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In the days leading up to the 2018 California Primary Election, media outlets became obsessed with the unique “jungle primary” format in regards to determining whether Democrats could successfully pick up enough seats to retake the House of Representatives. After doing a little research, I am convinced that moving to a jungle primary would go a long way towards fixing many systemic institutional problems in Pennsylvania state government.

So What Exactly is a Jungle Primary?

The most straightforward definition of a jungle primary, technically referred to as a nonpartisan blanket primary, is a primary election open to all voters, but instead of picking a nominee from each of the two major parties, the two candidates with the highest vote totals win. The result is the real possibility (and in some districts the likelihood) of two candidates from the same party running against one another in the general election.

Sounds somewhat crazy, right? Sure, but it would also be the best thing to happen to Pennsylvania politics in a very, very long time. Here are eleven reasons why:

1. A Perfect Fit for Pennsylvania’s Weird‐Ass Political Geography

We all know the old joke: Pennsylvania is Pittsburgh and Philadelphia with Alabama in the middle, right? Politically speaking, there is no denying the severe dichotomy between the urban and rural portions of the state. In a large percentage of Pennsylvania’s 203 legislative districts, the population is so overwhelmingly Democratic or Republican that nobody even bothers to run on the minority party ticket. A jungle primary changes all of that and gives voters a real choice in November.

 

2. All Districts Are Instantly Competitive

Right now we label legislative districts as either red or blue because if there is a competitive race in the general election, it’s between the Republican and the Democrat. Under a jungle primary system, we would really need to switch to four colors‐ dark red, light red, light blue, and dark blue.

If a district is 70 percent Republican registration, having two Republicans on the ballot in the general election isn’t quite so crazy, especially if the match‐up is between two candidates at opposite ends of the spectrum of the same party. All 203 districts should have competitive races more often than not.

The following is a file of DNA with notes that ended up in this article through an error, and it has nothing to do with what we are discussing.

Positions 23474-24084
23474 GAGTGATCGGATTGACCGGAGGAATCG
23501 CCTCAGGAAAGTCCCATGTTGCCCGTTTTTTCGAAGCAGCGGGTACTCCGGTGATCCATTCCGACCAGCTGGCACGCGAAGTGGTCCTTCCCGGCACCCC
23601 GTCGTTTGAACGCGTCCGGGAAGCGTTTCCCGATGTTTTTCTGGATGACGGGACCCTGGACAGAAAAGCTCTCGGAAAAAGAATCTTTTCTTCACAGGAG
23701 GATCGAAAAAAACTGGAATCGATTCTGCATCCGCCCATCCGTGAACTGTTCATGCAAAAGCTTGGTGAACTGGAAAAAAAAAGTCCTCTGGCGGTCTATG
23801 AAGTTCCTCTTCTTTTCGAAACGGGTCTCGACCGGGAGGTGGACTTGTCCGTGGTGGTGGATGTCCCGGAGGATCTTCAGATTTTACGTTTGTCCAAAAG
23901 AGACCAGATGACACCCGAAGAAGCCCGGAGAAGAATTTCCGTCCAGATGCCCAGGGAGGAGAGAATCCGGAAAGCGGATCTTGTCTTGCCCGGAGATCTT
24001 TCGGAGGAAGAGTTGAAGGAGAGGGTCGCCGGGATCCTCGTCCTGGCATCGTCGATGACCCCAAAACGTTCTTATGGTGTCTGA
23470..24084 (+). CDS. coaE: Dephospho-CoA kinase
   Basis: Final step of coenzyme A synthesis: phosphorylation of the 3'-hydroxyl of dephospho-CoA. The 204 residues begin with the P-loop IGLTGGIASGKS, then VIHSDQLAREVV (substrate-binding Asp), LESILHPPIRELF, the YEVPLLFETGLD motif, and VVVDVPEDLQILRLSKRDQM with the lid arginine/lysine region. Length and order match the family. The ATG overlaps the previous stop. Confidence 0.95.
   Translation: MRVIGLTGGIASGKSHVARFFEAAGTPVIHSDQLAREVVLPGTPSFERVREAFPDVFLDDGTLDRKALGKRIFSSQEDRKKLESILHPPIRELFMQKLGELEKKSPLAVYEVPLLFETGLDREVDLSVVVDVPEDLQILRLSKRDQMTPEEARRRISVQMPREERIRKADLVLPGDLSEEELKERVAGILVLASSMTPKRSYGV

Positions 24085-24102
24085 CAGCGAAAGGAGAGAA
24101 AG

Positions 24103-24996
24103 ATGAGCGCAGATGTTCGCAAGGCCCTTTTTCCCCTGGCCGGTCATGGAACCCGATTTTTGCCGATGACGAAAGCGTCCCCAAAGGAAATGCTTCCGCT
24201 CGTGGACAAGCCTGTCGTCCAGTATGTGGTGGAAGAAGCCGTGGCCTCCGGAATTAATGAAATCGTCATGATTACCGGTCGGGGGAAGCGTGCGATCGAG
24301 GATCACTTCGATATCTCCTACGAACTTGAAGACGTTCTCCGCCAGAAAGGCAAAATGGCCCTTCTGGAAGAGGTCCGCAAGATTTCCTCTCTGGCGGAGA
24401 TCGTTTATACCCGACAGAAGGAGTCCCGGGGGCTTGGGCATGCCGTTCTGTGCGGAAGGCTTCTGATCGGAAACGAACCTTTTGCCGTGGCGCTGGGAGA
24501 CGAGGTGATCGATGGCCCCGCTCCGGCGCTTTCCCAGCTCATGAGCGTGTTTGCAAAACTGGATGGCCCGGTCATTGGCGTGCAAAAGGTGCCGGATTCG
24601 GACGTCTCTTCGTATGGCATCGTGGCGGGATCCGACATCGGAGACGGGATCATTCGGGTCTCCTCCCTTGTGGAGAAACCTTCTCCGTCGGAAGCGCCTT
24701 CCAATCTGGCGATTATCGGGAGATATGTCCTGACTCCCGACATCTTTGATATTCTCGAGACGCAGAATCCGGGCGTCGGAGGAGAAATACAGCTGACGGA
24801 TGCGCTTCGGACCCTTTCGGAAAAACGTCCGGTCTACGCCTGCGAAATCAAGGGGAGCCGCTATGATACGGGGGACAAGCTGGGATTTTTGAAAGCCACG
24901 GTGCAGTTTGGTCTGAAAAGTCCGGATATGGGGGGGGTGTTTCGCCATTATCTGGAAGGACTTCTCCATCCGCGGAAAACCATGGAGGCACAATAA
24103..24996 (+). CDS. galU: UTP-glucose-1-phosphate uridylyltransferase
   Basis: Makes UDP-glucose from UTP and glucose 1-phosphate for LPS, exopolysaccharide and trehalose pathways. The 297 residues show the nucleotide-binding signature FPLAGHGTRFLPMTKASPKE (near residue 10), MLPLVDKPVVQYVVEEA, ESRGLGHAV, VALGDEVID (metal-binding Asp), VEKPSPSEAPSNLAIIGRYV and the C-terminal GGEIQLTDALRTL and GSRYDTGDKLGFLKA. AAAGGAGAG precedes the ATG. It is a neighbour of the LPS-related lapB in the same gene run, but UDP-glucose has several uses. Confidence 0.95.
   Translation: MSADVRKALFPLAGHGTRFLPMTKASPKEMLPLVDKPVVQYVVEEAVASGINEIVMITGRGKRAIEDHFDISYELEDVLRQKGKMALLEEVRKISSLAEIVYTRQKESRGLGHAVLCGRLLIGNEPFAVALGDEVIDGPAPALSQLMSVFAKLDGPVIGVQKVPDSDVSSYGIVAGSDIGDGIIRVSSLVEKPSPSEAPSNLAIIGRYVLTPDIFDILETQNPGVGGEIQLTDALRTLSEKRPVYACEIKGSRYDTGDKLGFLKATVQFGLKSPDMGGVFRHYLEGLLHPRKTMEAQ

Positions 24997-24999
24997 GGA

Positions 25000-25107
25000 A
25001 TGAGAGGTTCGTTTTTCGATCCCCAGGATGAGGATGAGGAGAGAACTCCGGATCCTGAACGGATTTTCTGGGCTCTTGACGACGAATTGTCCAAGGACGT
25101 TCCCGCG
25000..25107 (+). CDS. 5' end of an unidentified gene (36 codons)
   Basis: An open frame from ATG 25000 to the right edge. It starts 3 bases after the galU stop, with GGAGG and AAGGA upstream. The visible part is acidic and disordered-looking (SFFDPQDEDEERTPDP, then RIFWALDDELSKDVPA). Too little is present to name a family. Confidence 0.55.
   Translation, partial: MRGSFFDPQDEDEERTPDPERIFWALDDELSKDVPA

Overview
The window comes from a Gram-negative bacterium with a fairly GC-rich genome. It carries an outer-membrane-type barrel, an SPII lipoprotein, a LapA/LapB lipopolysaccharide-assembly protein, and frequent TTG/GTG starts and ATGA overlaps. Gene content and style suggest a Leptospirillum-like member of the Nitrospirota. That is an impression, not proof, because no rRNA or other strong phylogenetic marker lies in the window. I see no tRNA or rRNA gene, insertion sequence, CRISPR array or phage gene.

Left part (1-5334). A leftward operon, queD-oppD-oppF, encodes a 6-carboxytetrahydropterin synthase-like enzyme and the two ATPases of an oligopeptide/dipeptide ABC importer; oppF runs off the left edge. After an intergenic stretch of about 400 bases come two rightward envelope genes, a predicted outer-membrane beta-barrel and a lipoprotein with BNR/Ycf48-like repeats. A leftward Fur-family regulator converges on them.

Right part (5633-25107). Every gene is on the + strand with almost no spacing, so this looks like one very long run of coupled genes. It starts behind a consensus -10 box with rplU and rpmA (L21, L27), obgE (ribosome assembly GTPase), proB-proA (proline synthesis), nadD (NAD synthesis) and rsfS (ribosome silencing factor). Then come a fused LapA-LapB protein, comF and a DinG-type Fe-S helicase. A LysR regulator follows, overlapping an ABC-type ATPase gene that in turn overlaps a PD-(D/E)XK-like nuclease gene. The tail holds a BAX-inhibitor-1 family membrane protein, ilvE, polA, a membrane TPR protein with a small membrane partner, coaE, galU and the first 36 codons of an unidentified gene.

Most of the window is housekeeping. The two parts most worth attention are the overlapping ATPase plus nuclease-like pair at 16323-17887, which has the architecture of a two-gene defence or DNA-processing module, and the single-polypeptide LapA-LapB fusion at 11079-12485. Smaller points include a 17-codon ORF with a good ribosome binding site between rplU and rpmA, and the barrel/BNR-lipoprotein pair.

3. More Representative Representation

This is a huge problem in Pennsylvania, especially since the state legislative districts are still severely gerrymandered (the Supreme Court only struck down Congressional district lines). Let’s say you have that 70 percent Republican district that all but assures a Republican victory in the general election. Right away, nobody cares about the Democratic voters because they’re out of the process; since the election is really the primary, all that matters are the Republican voters. Let’s say that 52 percent of the Republicans support hard‐right Tea Party candidates, and let’s say voter turnout is 25 percent for the primary.

In the scenario I just laid out, you only need to get 6,000 of the district’s 65,000 residents to show up and vote for you to get the Republican nomination in the primary. And since there is no real general election opponent, you win the general election basically by default, even though you only managed to get less than 10 percent of your constituents to vote for you.

In a jungle primary, the top two vote‐getters in a primary would now probably be the Tea Party candidate and a more traditional Republican. Now the Tea Party candidate will be forced to appeal to the entire electorate, including the 30 percent of registered Democrats who previously had no say in the matter, to win.

4. No More Assholes Like Daryl Metcalfe

daryl metcalfe
Getting idiot extremists like Daryl Metcalfe may be the greatest example of “addition by subtraction” in the history of civilization.

State Representative Daryl Metcalfe is the living embodiment of the previous point. He’s far too extreme for his district, or any district that doesn’t include Germany in the late 1930’s really, but it’s a tough climb for a Democrat to win the 12th House District. But if a moderate Republican ran against Metcalfe in a jungle primary, that built‐in advantage is gone, which means racist, homophobic, xenophobic assholes like Daryl Metcalfe likely no longer exist in the State Capitol.

5. Voters Get More Time to Vet Candidates

Primaries are traditionally a rushed clusterfuck in Pennsylvania. Candidates only have a few short months to gather signatures to get on the ballot and put together a campaign team, and (hopefully) raise some money. The system massively benefits incumbents from top to bottom, but in a jungle primary, candidates from the same party would have much more time to introduce themselves to voters before the general election.

6. Dilutes the Concentration of Money and Resources

In a contested election in a swing district, where either the Democrat or Republican could conceivably win, money pours into the coffers of each side in ungodly amounts. The massive investment isn’t about the candidate or the voters in the district, but whether or not one party can flip the seat, thus giving their party a more substantial majority in Harrisburg.